You would never know from critics in the press, but something good happened at the G20 in Osaka, Japan this week. Yes, a joint “communique” was duly signed, cheerfully non-comital language, to which all subscribed. That was standard fare. But more significant things happened – in front and behind cameras.
Critics have denounced this collegial but American-dominated G20. They have called it the end of multilateralism, end of a rules-based world (I kid you not), and effectively end of time. Luckily, this came before the ominous “12 years to the end world” mark that congressional alarmist AOC has given us to wrap up world affairs.
More seriously, critics cannot get their minds around the shift – a course correction – in global trading policies and practices. They abhor President Trump’s unwillingness to accept pre-made anti-US trade agreements, penchant for recrafting bilateral accords, use of “carrots” (economic incentives) and “sticks” (tariffs and sanctions), withdrawal from pointless multilateral agreements, and leveraging security with economic power.
More specifically, referring to the G20, missionaries of hate-less-ness hate an American President who dares call out international cheaters, gamers of the international trading system who masked redistribution of wealth as climate manipulation and manipulated currencies using communist obfuscation.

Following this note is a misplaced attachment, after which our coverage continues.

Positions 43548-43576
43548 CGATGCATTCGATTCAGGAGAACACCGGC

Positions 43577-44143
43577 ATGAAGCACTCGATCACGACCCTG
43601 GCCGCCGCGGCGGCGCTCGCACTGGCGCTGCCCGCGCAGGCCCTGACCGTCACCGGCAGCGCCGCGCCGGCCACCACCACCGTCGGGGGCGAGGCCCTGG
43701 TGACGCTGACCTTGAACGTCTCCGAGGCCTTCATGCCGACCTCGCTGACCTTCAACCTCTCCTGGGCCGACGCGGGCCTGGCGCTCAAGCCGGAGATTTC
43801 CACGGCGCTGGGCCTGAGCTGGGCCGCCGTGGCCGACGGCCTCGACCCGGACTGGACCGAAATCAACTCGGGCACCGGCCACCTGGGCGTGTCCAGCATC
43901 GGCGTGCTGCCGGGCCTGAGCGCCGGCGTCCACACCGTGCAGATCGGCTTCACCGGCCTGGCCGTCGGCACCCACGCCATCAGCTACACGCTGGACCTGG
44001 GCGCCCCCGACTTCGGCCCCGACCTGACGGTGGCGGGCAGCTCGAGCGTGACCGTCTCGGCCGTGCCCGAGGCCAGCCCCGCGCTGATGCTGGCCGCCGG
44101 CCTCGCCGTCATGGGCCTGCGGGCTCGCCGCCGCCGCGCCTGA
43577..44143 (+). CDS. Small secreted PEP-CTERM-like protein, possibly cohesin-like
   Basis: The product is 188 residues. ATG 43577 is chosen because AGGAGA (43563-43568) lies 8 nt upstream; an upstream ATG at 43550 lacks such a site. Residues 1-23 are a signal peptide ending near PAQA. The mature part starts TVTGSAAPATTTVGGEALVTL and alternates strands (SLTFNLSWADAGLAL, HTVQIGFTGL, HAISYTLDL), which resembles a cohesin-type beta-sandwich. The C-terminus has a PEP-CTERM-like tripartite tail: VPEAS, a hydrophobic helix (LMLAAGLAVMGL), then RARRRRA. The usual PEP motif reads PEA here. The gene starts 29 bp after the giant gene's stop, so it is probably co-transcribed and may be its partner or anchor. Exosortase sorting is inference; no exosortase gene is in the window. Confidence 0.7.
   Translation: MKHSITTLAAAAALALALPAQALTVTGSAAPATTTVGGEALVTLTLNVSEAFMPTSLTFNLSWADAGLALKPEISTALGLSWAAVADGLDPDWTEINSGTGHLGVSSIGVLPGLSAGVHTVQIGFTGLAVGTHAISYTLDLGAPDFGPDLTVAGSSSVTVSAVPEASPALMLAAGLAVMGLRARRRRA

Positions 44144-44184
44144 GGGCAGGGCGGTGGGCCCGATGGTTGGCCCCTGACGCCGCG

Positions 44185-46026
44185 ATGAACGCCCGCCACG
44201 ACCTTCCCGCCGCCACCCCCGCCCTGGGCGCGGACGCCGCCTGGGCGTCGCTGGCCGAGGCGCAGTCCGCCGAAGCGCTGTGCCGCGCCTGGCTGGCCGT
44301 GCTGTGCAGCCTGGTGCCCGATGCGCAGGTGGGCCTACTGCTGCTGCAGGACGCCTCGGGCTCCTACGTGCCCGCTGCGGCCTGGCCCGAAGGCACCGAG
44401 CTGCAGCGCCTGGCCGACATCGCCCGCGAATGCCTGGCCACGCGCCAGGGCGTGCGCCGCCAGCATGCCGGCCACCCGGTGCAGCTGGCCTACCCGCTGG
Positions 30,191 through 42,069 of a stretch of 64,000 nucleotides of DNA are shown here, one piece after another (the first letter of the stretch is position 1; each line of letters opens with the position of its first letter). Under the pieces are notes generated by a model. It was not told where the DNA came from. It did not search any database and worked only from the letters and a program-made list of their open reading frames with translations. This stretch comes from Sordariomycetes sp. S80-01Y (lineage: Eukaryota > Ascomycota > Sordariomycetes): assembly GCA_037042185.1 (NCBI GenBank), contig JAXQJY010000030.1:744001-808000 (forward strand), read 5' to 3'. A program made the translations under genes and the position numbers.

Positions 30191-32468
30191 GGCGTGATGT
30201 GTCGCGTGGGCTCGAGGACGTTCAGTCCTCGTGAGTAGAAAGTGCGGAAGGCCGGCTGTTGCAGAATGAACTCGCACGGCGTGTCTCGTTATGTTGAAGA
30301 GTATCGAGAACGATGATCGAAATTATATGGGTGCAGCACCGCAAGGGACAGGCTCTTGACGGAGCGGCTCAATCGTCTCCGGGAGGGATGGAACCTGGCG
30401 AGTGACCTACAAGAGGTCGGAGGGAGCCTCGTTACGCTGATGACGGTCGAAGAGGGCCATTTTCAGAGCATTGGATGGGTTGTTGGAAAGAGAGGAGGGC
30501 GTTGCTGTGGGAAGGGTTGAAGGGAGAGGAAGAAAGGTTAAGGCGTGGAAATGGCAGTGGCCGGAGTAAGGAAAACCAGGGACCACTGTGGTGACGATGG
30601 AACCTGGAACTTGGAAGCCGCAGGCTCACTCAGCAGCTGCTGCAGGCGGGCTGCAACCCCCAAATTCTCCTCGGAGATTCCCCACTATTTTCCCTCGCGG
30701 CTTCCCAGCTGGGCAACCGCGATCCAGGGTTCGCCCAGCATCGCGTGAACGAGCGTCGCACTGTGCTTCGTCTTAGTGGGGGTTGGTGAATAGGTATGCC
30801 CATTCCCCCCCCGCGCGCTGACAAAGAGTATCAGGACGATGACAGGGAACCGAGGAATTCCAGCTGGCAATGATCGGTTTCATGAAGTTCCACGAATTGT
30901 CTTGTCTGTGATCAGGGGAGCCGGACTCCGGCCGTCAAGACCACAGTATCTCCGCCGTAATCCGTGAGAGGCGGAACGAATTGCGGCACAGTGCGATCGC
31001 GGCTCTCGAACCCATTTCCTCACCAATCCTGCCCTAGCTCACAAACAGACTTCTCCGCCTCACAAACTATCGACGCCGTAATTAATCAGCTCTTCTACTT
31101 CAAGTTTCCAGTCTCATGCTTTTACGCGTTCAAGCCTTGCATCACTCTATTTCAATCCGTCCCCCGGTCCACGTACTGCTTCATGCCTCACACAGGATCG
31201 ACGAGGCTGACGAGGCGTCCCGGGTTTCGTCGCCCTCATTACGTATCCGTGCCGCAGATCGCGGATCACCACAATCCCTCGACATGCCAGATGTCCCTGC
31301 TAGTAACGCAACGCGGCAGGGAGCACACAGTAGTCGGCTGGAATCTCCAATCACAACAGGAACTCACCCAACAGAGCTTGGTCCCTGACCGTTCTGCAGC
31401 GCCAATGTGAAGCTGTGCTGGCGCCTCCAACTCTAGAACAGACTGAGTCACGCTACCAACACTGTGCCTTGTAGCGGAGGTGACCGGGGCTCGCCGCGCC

In a phrase, they are “put out.” Why? Because for the first time in half a century, an American President is saying what that bold TV anchor in the 1976 move Network encouraged Americans to say: “I’m mad as hell, and I’m not going to take it anymore.” Such uncouth words singe tender ears – particularly those not interested in being called out.
Said say the G20 summit was “the biggest threat” to “multilateralism … since World War II.” Said others, what lies “at stake is the future of the multilateral trading system and global economic cooperation.” Others say Trump is a “global hegemon” and “tearing down the rules” challenging global supremacy. Goodness sakes alive, as my old relatives used to say.
Here is another take: People – particularly Americans, but not just Americans – are sick of global elites dictating terms, managing money poorly and unaccountably (including at the UN), talking them down, and allowing runaway unfairness in places like China, which coerces proprietary secrets for market participation, steals patent-protected intellectual property, shifts currency value to favor their state-run companies, launders investment through third-countries to skirt WTO rules, and ignores how all this affects life elsewhere.
This is the same country at social war with religious minorities, bashing protestors on the streets of Hong Kong (who wants personal liberties), claiming independent Taiwan as its own, fundamentally ignoring human rights, from life and property ownership to the freedoms of speech, religion, association, press, self-defense, fair trail, unfair search and seizure, and most of our Bill of Rights. They coerce abortions by the millions (especially of girls) and regulate how many children a family can have – formerly one, now two. Forgive my asking, but why again should we be silent?